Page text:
Source

I got this problem from Rustan Leino, who thinks he got it from Lyle Ramshaw, who Rustan thinks got it from some collection of problems or maybe the American Mathematical Monthly.

I solved it and wrote up my solution.

Problem

A team of three people decide on a strategy for playing the following game. Each player walks into a room. On the way in, a fair coin is tossed for each player, deciding that player's hat color, either red or blue. Each player can see the hat colors of the other two players, but cannot see her own hat color. After inspecting each other's hat colors, each player decides on a response, one of: "I have a red hat", "I have a blue hat", or "I pass". The responses are recorded, but the responses are not shared until every player has recorded her response. The team wins if at least one player responds with a color and every color response correctly describes the hat color of the player making the response. In other words, the team loses if either everyone responds with "I pass" or someone responds with a color that is different from her hat color.

What strategy should one use to maximize the team's expected chance of winning?

For example, one possible strategy is to single out one of the three players. This player will respond "I have a red hat" and the others will respond "I pass". The expected chance of winning with this strategy is 50%. Can you do better? Provide a better strategy or prove that no better strategy exists.

Solution
Reveal

Each player, if she sees that her two partners have the same color hat, responds with a guess of the other color. Otherwise, she passes.

This strategy wins with probability 3/4. After all, if all players' hat colors are the same, they will all guess wrong and lose. However, in all other cases two of the players' hat colors will match and the other one will be the only one to respond and will do so correctly. Thus, the probability of losing is the probability of all hat colors being identical, which is 1/4.

Let's number the three players 1, 2, and 3. We'll define
a *configuration* as a list of three hat colors corresponding to those
players' hat colors in order, e.g., "red, blue, red". We say two
configurations are *adjacent* if they differ in exactly one position. For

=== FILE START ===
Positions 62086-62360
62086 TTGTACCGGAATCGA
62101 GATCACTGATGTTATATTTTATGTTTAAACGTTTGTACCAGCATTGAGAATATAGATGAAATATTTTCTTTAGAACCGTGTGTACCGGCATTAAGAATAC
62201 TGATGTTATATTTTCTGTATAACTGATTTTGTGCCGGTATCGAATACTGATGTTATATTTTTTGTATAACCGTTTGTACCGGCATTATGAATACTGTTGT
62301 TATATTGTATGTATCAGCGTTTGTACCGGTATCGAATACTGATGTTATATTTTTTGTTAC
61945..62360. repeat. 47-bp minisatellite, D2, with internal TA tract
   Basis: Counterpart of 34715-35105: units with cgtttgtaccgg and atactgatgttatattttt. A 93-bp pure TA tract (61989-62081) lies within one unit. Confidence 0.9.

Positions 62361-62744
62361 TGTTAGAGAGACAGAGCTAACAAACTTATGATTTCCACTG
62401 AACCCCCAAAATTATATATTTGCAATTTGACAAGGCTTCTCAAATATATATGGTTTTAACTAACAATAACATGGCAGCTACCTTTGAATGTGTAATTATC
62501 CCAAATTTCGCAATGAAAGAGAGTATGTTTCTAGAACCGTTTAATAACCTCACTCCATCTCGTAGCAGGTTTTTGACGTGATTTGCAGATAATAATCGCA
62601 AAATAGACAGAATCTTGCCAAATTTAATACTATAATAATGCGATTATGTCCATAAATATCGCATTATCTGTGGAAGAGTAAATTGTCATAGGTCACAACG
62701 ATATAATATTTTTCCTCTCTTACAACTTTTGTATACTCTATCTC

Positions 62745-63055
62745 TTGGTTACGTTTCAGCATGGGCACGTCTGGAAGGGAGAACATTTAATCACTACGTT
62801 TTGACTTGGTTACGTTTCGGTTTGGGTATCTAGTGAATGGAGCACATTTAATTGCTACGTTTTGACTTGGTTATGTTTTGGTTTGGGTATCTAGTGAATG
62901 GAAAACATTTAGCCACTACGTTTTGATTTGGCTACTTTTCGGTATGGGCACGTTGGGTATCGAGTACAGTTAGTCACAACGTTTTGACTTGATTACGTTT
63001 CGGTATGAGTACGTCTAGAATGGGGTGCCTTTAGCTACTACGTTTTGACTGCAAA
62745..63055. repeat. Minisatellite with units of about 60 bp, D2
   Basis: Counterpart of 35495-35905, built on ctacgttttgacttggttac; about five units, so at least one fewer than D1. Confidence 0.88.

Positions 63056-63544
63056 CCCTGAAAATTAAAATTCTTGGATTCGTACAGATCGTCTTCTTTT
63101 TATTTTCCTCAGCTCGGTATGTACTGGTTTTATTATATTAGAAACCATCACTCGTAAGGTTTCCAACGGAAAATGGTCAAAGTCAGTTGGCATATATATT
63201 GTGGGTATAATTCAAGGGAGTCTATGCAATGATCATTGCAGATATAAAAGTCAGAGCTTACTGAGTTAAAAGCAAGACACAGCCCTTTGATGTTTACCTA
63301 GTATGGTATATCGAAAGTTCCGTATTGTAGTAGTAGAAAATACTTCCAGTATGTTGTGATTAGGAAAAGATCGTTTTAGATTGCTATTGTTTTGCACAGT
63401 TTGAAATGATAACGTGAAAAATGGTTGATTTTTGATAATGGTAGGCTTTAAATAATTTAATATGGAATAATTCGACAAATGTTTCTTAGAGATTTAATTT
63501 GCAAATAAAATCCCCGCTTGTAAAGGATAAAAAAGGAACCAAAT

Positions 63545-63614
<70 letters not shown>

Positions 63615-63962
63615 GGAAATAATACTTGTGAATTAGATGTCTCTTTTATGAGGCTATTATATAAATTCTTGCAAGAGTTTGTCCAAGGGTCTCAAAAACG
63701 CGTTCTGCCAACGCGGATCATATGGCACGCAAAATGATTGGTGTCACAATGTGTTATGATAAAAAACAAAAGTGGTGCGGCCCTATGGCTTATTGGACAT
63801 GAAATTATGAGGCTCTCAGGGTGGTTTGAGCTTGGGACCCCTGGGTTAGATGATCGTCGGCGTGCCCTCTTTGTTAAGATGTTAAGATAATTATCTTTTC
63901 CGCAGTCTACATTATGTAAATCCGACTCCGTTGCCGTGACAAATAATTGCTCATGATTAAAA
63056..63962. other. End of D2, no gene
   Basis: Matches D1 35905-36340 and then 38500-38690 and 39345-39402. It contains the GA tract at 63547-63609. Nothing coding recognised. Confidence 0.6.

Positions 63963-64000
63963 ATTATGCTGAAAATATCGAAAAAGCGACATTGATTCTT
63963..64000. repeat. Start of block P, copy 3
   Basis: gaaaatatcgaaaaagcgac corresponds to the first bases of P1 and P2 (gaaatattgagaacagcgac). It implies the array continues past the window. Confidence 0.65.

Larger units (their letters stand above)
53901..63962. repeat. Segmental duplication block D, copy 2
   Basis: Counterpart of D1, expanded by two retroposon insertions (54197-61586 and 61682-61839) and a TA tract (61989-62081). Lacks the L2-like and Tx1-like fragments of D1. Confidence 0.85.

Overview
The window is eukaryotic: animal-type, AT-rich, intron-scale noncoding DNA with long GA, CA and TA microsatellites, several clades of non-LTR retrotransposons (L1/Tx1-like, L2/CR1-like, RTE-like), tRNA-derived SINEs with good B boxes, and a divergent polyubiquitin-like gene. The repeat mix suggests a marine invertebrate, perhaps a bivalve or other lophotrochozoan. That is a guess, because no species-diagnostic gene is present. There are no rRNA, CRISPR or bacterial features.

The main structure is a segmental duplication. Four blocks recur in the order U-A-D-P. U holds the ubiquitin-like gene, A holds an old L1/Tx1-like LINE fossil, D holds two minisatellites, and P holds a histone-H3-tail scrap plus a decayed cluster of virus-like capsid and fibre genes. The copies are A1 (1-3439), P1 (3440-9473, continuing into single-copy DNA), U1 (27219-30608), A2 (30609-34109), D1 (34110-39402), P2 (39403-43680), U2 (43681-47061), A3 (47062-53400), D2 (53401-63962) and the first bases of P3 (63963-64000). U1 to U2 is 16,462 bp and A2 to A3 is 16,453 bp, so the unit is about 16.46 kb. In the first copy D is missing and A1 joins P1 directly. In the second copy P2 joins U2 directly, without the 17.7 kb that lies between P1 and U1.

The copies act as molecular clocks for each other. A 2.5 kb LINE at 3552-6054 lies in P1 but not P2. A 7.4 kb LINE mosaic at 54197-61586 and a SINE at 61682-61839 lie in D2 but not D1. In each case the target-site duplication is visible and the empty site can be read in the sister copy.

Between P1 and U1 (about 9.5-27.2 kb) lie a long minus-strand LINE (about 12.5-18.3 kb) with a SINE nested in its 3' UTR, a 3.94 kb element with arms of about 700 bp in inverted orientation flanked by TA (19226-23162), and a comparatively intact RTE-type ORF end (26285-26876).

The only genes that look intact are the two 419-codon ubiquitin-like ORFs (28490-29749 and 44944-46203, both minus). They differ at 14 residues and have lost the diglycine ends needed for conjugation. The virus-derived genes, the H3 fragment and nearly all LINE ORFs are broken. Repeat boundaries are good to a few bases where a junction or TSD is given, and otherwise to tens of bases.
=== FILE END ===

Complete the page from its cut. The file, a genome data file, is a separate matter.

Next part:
instance, "red, blue, red" is adjacent to "red, blue, blue" because they
differ in the last position. A consequence is that each configuration has
exactly three adjacent configurations.

We first observe that for any strategy, any winning configuration for that strategy is adjacent to at least one losing configuration for that strategy. Here's why. A configuration can only win if one of the players responds; call that player $i$. Now, consider the adjacent configuration that differs only in position $i$. From player $i$'s perspective, no hat color is different, so $i$ will make the same response as in the winning configuration. However, in this new configuration this response will be wrong.

Our strategy has six winning configurations out of a possible eight. So if a strategy beats our strategy, it must have at least seven winning configurations. It clearly can't have eight winning configurations, because then it would have no losing configurations but our observation says that any winning configuration must have a losing configuration. So it must have exactly seven winning configurations and one losing configuration. However, this also isn't possible, since here every winning configuration would have to be adjacent to the sole losing configuration, but that losing configuration can only be adjacent to three configurations, which is much less than seven.

Thus, there is no better strategy and ours is optimal.